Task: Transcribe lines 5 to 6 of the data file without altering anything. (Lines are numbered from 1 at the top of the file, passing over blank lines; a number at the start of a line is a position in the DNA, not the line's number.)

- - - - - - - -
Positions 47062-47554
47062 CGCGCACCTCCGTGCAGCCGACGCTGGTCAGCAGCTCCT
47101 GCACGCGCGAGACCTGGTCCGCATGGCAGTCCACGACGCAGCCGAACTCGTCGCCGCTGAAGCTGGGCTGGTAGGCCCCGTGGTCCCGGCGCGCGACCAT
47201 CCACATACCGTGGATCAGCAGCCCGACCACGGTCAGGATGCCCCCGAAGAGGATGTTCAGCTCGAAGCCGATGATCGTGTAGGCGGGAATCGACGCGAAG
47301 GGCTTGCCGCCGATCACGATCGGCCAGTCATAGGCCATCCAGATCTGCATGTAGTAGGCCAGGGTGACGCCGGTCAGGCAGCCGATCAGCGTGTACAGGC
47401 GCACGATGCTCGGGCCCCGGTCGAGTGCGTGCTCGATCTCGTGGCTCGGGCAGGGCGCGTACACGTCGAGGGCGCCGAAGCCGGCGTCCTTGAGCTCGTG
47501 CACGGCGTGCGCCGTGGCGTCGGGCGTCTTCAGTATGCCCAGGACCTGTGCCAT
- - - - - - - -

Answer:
47301 GGCTTGCCGCCGATCACGATCGGCCAGTCATAGGCCATCCAGATCTGCATGTAGTAGGCCAGGGTGACGCCGGTCAGGCAGCCGATCAGCGTGTACAGGC
47401 GCACGATGCTCGGGCCCCGGTCGAGTGCGTGCTCGATCTCGTGGCTCGGGCAGGGCGCGTACACGTCGAGGGCGCCGAAGCCGGCGTCCTTGAGCTCGTG